26. Mr. Kamble appearing for the petitioners is relying upon the statement made in examination-in-chief which refers to the giving of shares as per agreement of produce to which both the sides agreed. My attention was drawn to the definition of the term 'tenant' contained in Section 4 of the Bombay Tenancy and Agricultural Lands Act, 1948. Section 4 deals with persons who are deemed tenants and in particular Sub-clause (b) says that a person shall be deemed to be a tenant if he is not & servant on wages payable in cash or kind but not in crop share. In simpler words, if a person cultivates the land lawfully and the agreement is to give or take crop share, then he would be deemed to be a tenant. Mr. Kamble wants me to read in this statement that as the Buddhists (petitioners) were tenants, the compromise was arrived at in which they were allowed to take their share of the produce. If they were labourers simpliciter as now contended they would not be given the remaining portion of the share in the produce. One can understand the wages being paid in kind. For example, a personal cultivator or the landlord can tell the labourer that instead of paying him in rupees he would give him one or two kgs. of the corn. Such an agreement would put him in the category of a labourer. But if the agreement is to take a particular share in the produce and give the rest to the landlord, then certainly it would not be an agreement of employing a person on wages. There seems to be considerable substance in this line of argument advanced for the petitioners.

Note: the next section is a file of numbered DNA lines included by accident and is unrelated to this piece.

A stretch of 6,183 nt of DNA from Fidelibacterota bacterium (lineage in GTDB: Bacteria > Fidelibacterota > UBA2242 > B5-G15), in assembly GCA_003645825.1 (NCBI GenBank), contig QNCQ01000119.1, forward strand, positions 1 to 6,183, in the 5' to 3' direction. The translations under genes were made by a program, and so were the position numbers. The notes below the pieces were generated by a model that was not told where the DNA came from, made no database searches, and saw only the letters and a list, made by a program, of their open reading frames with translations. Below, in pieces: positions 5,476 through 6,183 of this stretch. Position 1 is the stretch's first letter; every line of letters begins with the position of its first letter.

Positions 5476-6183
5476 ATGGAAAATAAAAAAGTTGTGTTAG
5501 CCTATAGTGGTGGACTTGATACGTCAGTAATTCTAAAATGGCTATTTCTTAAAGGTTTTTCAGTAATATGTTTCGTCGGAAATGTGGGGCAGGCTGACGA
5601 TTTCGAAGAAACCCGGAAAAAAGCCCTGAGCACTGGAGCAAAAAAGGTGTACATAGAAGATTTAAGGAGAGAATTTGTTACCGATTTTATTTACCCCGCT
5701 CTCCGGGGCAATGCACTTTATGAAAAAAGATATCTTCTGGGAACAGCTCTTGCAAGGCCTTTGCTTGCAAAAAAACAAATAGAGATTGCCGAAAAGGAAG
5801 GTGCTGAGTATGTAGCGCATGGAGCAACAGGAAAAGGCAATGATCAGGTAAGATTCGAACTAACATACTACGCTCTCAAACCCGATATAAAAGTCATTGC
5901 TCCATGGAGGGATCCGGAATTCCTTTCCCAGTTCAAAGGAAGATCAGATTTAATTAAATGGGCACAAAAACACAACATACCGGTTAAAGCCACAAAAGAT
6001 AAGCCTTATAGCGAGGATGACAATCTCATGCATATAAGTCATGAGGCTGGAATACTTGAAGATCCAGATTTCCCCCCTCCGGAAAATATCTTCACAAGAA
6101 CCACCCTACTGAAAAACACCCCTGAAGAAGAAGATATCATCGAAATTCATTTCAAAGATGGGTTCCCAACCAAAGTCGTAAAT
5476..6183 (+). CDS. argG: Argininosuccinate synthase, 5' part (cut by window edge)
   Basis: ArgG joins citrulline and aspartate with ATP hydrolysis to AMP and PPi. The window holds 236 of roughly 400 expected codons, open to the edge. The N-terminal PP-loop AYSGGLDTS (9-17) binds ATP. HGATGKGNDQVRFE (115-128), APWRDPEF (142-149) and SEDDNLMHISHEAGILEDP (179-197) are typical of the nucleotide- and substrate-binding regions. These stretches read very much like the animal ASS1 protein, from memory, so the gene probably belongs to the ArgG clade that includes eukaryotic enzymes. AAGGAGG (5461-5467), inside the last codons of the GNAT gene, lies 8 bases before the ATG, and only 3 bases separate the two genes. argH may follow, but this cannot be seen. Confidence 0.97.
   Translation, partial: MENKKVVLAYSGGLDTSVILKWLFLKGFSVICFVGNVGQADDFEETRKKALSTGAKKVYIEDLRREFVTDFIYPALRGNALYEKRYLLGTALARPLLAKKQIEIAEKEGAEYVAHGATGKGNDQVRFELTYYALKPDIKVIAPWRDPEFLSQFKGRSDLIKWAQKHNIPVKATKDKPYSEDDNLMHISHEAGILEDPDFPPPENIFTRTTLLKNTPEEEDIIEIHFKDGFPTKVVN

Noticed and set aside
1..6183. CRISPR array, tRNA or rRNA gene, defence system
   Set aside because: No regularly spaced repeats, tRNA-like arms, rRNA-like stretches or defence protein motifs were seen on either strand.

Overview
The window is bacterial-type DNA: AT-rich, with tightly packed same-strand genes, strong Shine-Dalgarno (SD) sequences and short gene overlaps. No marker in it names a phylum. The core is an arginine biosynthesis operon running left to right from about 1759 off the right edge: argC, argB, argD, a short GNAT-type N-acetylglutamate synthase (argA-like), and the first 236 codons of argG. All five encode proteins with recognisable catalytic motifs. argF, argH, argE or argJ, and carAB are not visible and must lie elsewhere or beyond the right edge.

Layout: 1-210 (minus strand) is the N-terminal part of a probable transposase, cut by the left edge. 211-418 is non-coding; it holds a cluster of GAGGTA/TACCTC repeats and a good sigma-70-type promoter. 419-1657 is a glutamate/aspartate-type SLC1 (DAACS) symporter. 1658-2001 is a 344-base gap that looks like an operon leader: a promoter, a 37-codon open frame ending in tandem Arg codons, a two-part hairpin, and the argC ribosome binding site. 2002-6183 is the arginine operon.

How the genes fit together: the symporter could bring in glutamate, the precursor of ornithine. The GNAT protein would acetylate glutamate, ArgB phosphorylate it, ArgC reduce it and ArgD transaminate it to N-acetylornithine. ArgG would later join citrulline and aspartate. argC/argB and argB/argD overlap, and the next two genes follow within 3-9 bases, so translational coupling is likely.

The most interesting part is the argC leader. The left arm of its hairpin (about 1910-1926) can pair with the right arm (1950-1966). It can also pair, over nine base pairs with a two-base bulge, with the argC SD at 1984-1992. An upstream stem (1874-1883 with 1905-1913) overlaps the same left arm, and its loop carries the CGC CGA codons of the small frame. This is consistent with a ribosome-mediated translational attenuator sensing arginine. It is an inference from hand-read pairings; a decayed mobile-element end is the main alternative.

27. Now I may advert to the admissions on which great emphasis is laid by Mr. Barday for the respondents that this compromise is not reduced to writing, that the diary in which it contains is not brought before the Court, that the compromise was in respect of Malanis of that particular year viz., 1974-75 etc. In support of such a line of argument my attention was drawn to the statement of one of the witnesses examined for the respondents. But there are two circumstances against the respondents. The first is the suggestion in the cross-examination. It is to the effect that the Muslims did not give consent to the compromise, the suggestion being that there was no compromise brought about as spoken to by Mr. Hegishte, the P.S.I. who with the help of the Taluka Executive Magistrate brought about this compromise and who has also made a report under consideration in June 1975. Secondly, there is another singular statement to the effect that thereafter there were no disputes. If the compromise were not a fact, then the suggestion which is made should hold the ground viz. that there was no compromise. If there was no compromise, little argument is needed to come to the conclusion that the parties would keep quiet. They were fighting tooth and nail over the share in the produce. One side or the other would have made a grievance to the Magistrate forthwith and the present proceedings would have probably found a place in the file of the learned Sub-Divisional Magistrate in January 1975. Therefore, I find little substance in the argument advanced with reference to the statements in the cross-examination or the statements made by one of the respondents.